This tweak is actually a ‘two in one’ as it saves disk space by turning off unneeded windows features as well as improving performance by shutting down Remote Differential Compression (RDC). Briefly, RDC monitors changes in files in order to transfer them with minimum compression over a network, thus eliminating the transfer of an entire file which has been already moved. This checking and rechecking can hinder system performance. With respect to the other features that I will suggest shutting off, I myself only leave Games, Ultimate Extras (both self explanatory) and Tablet PC. I choose to leave tablet PC as it enables a little feature called Snipping Tool which I absolutely love. Anyone who hasn’t used it, type ‘snipping tool’ in the ‘Run’ box and enjoy.

In any case, the tweak is as follows:

  1. Press Start/Control Panel/Classic View and select Programs and Features
  2. Choose ‘Turn Windows Features On and Off
  3. You can safely unselect ‘Indexing Service, Remote Differential Compression, Tablet PC Optional Components (if you don’t want Snipping Tool), Windows DFS Replication Service, Windows Fax & Scan (unless you use Fax through a modem) and Windows Meeting Space.

And if you want to be really smart, DFS Replication duplicates files for use among multiple PCs in a network and keeps them in sync. It’s not very useful on a stand alone.

7. Windows Snipping Tool IS AMAZING!

I let the cat out of the bag in the last tweak for #6, so I figured I might as well spill the beans. If you have Vista Premium or above you have a great new tool called Snipping Tool. It enables you to freeze whatever is on your screen and take a picture of it. You may notice that I use this in tons of my threads as it is so easy.

To get to it…

  1. Click Start/All Programs/Accessories and you’ll find the tool there, or…
  2. Start ‘Run’ and type ‘snippingtool’.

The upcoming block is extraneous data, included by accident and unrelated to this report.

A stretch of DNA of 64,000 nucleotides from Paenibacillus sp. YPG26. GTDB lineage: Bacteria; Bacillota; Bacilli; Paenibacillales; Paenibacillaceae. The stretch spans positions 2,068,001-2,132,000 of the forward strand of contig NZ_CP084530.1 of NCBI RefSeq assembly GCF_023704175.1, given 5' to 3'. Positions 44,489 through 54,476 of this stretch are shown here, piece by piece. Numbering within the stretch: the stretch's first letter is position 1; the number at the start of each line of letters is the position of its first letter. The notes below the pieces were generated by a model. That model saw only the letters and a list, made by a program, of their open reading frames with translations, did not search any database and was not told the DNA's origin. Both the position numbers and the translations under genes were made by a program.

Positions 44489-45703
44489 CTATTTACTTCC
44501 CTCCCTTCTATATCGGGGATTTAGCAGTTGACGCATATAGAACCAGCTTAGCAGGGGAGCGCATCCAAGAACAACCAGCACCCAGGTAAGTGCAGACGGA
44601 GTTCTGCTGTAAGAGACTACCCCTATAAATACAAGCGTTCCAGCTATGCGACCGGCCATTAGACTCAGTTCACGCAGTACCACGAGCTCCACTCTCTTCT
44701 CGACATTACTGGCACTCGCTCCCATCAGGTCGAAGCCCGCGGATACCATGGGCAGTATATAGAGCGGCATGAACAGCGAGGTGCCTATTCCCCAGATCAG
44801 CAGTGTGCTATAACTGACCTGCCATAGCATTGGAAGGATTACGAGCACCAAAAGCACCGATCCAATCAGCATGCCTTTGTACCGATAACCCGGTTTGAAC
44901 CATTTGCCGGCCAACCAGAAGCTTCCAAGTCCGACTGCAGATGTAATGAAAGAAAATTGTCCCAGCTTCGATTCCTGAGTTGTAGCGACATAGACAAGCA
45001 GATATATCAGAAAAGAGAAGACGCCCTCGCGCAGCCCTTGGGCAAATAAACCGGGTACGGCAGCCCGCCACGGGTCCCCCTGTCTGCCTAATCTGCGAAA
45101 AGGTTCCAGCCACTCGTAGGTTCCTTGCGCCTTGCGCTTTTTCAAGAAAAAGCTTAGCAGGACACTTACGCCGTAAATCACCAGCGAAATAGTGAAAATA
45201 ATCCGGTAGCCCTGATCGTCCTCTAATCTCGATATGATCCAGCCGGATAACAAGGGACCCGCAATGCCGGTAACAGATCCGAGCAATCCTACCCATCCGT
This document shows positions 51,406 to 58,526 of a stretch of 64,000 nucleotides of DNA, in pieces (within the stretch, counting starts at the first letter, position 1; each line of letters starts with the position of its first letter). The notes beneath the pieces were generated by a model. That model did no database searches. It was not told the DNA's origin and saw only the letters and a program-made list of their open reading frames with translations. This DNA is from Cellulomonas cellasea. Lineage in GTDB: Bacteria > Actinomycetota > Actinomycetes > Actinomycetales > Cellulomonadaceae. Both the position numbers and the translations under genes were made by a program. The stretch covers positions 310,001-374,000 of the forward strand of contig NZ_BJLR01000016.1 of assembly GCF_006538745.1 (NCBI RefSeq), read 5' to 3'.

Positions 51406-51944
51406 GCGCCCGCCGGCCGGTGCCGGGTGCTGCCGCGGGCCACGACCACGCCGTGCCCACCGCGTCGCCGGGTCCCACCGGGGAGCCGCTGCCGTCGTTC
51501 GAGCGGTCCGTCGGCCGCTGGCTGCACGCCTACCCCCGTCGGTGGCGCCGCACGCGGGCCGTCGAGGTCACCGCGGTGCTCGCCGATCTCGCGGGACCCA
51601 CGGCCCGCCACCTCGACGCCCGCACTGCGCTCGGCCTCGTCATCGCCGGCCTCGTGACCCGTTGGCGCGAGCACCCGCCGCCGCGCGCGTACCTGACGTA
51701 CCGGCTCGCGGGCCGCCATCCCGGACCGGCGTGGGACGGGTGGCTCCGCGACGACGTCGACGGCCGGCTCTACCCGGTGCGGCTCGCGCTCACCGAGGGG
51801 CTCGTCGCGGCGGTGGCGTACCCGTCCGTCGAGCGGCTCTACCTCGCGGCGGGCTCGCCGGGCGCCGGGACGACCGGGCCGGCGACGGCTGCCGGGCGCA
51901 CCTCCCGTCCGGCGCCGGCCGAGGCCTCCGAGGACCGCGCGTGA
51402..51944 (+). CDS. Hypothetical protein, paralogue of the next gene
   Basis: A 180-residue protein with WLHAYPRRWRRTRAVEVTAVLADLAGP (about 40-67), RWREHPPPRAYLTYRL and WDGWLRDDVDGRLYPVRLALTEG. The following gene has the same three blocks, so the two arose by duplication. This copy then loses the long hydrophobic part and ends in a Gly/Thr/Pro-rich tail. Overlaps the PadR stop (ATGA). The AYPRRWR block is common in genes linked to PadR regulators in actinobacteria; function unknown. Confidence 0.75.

Just for a bit of a background, this is Microsofts description of ‘The Tool’

NOTE: If you delete Tablet PC features from Vista, this will not work!

 

8. Eliminate Unneeded Startup Programs

When your computer starts, there are a number of programs that start automatically and remain running in the background which steal away much needed memory. They add up in time and although many have no real use to the average user, others can be eliminated from starting automatically and started from the ‘All Programs’ or ‘Quick Launch’ menu as required. My best example of this is Messenger (or AIM/ICQ) which starts and hogs valuable resources even when your not using it.

First lets see how to get there to see what we have shall we?

  1. Type ‘msconfig’ in the Run command (or Windows key + R)
  2. Press Start/Control Panel/Admin Tools/System Configuration/Startup; or
  3. Download this excellent freeware program called Startup Inspector

I personally like the program for the new user because it has a consultant which, not only tells you what each program is, but also tells you which are required by the system, user chosen, recommended, not required or unknown.

Now what can we disable and eliminate from the startup process? This is much an individual choice but I personally have shut down all that start with ‘NVIDIA, Messenger, Office, Nwiz, quicktime". Be careful not to turn off important processes, when in doubt don’t disable a process, but if it’s something obvious and you know you don’t want it then disable it.

 

Conclusion

This isn’t everything you can do, and there’s much discussion and extra bits in the full blown discussion thread in the forums. If you have questions or suggestions we invite you to join in!